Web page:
SpaceX CCtCap & CCiCap Milestones

Dragon Version 2. (Credit: SpaceX)
Dragon Version 2. (Credit: SpaceX)

SpaceX CCiCAP Milestone Status
Milestones: 20
Milestones Completed: 18
Milestones Remaining: 2
Total Possible Award: $460 Million
Total Award to Date: $400 Million
Total Award Remaining: $60 Million

11Pad Abort Test. SpaceX will conduct a pad abort test of the Dragon spacecraft. The scenario where an abort is initiated while the CTS is still on the pad is a design driver for the launch abort system as it dictates the total impulse and also requires parachute deployment in close proximity to the ground.December 2013Pending$30 Million
14In-Flight Abort Test. SpaceX will conduct an in-flight abort test of the Dragon spacecraft. The in-flight abort test will supplement the pad abort test and complete the corners-of-the-box stress cases. The in-flight abort scenario represents a Dragon abort while under propulsive flight of the launch vehicle during the worst-case dynamic loads on the CTS.April 2014Pending$30 Million

SpaceX CCtCap Milestone Status
Milestones: 18
Milestones Completed: 1
Milestones Remaining: 17

1Certification Baseline Review (CBR)December 2014Complete
2Initial Propulsion Module Testing CompleteApril 2015
3Avionics Test Bed ActivationMay 2015Pending
4Delta Critical Design Review (dCDR)June 2015Pending
5Docking System Qualification Testing CompleteAugust 2015Pending
6Propulsive Land Landing Test CompleteSeptember 2015Pending
7Launch Site Operational Readiness ReviewNovember 2015Pending
8Flight Test without Crew Certification Review (FTCR)
December 2015Pending
9ECLSS Integrated Test CompleteFebruary 2016Pending
10Flight to ISS Without CrewMarch 2016Pending
11Parachute Qualification CompleteApril 2016Pending
12Space Suit Qualification Testing CompleteMay 2016Pending
13Launch Site Operational Readiness Review for Crew
June 2016Pending
14Design Certification Review (DCR)July 2016Pending
15Flight Test Readiness Review (FTRR)
September 2016Pending
16Flight to ISS with Crew
October 2016Pending
17Operations Readiness Review (ORR)January 2017Pending
18Certification Review (CR)April 2017Pending

  • mfck

    The H stands for humble, 😉

  • mfck

    Lol, guys, really? Discussing NSF thread replies in Parabolic Arc’s comments section?

  • Hug Doug

    it’s totally apropos though lol

  • Hug Doug

    SpaceX has said that the trunk will go up with the abort vehicle, the fins on it for aerodynamic stability. and it must be jettisoned after the Super Dracos are done firing.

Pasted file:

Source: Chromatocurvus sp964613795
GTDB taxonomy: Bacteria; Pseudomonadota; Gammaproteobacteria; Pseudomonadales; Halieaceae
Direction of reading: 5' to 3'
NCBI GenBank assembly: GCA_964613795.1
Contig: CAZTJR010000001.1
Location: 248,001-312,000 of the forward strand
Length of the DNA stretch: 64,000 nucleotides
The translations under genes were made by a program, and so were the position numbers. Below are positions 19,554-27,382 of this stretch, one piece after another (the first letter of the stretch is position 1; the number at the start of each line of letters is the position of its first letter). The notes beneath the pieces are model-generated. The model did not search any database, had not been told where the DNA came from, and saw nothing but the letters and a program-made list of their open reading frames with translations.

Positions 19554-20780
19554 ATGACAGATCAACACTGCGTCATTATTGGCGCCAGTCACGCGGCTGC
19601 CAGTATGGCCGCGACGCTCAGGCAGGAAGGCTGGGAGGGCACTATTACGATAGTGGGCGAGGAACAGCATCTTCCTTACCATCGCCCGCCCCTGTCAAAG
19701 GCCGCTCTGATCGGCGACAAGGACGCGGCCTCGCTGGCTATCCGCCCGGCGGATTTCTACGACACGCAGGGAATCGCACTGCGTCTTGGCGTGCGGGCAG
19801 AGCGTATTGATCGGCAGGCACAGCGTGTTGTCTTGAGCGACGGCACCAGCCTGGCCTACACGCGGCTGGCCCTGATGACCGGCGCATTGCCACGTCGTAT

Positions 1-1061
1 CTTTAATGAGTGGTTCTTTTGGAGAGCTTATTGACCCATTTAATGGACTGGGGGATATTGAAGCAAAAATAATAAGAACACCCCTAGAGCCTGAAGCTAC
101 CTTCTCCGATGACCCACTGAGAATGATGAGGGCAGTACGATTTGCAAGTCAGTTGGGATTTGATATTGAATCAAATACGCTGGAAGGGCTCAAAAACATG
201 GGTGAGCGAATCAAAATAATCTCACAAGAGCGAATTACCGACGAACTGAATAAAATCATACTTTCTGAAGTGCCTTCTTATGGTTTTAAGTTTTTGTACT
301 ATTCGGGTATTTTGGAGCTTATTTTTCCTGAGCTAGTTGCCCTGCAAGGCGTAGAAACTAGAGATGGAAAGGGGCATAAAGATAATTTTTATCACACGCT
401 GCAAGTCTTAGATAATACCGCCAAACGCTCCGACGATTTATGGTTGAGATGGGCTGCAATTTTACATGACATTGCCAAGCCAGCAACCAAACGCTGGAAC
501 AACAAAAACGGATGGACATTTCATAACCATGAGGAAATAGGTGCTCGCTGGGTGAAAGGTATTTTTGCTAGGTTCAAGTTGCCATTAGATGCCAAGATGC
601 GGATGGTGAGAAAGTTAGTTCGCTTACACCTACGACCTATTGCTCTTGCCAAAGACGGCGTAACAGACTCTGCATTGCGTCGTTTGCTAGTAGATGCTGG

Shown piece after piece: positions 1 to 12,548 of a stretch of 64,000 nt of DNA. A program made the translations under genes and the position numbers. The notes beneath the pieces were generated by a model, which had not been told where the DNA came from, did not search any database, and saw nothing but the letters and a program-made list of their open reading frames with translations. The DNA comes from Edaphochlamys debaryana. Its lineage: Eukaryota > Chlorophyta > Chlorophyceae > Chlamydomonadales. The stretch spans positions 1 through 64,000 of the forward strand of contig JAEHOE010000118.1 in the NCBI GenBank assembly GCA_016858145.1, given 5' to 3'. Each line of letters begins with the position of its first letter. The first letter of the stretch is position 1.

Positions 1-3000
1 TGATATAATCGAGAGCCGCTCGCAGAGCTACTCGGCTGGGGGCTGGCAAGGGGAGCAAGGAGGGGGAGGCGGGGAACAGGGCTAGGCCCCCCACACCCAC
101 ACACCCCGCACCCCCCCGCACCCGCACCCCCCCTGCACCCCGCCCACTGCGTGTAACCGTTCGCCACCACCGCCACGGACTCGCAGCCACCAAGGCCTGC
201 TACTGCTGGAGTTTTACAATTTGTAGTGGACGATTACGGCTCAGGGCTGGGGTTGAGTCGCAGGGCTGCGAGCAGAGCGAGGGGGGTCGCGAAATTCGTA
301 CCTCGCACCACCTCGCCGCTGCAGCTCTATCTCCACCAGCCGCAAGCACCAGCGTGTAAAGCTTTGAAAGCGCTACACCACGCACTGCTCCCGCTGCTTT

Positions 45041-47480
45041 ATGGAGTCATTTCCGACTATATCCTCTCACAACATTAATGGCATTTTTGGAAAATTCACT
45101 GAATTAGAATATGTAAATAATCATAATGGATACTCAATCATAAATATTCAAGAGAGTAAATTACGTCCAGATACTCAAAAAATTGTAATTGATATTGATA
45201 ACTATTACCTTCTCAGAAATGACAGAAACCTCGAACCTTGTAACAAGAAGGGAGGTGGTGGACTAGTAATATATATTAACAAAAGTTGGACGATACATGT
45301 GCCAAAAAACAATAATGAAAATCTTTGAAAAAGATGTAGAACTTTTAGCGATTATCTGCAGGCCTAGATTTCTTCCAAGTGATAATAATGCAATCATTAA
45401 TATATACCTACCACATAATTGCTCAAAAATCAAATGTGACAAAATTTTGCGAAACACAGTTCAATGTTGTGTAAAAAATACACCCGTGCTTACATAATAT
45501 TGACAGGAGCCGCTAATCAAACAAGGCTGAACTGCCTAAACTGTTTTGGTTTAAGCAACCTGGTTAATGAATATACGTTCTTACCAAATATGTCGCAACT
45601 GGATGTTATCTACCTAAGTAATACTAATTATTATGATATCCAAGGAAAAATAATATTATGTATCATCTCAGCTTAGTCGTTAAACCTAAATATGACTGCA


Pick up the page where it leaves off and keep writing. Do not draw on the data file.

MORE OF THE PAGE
propulsive landing is still on the testing schedule, but it won’t be able to land propulsively in an abort situation – the Super Dracos will use up most of the fuel to abort – so it will have to use parachutes to splash down.

  • John Smith

    No. With this type of contract it’s perfectly allowable for them to be withheld for proprietary reasons.

  • Saturn13

    Propulsive landing test is not one of the milestones. Assisted propulsive landing test is as said in one the other comments. I checked and they will do a drop test to the ground. There is no reference to where they will land in this document. It is all blacked out. SpaceX has said water. It looks like they were going to do land landings, but changed. Or was that bait.

  • Hug Doug

    SpaceX still intends to work towards fully propulsive landings.

    however, they are going to start with water landings. there’s no contradiction here.

  • Saturn13

    I finally came up with how SpaceX would do a full propulsive landing. Parachutes need airflow to inflate. Rocket firing would only be done enough to slow Dragon down enough so at the most economical point it is falling at the same rate as the parachutes would do it.Say 10mph. At that speed if a mortar were used, it would be instant inflation. Never come to a hover. The parachutes can take it, since they save small planes at 50mph or so. It would be safe. I apologize to SpaceX for doubting them and anyone else that was wondering what was I thinking. I hope no one can find something wrong with my reasoning. Years of not thinking of this.

  • BeanCounterFromDownUnder

    Ok, IMH&HO 🙂

  • Hug Doug
  • AstroMan

    Two years late and counting on CCiCap Milestone 14.

  • ReSpaceAge

    How long have they been underfunded to feed SLS and Orion again?

  • AstroMan

    Like CCDev, CCiCap milestone payments were only supposed to be made upon completion of such milestone. Certainly, throughout the current NASA Administration that has not always been the case, as during COTS in 2009-2011.

    Funding for CPP in particular, and NASA in general, are mandated by NASA Authorization law, in this case the 2010 NASA Authorization Act of 2010. A given authorizationlaw remains in force unless superseded by a subsequent authorization law or reauthorization. The President’s Budget is merely a request and does not have standing as a funding mandate.

    CCP was underfunded relative to authorized level just once, in FY 2012. If you add up the funding appropriated for CCP for FY 2012-2014, you find that CCDev and CCiCap were fully funded based on their SAA funding commitments. Therefore, CCDev and CCiCap were fully funded.

    Here’s the funding history of CPP.

    Fiscal Yr WH Request % Authorized Approp’d
    FY 2012 $850.0M (70%) $500M $406M (–19%)
    FY 2013 $829.7M (66%) $500M $525M (5%)
    FY 2014 $824.4M (64%) $500M $696M (40%)
    FY 2015 $848.3M (70%) $500M $805M (61%)
    FY 2016 $1,200M (140%) $500M $1,200M (80%)

  • AstroMan

    As part of their human rating certification, iboth Orion and SLS will be thoroughly tested.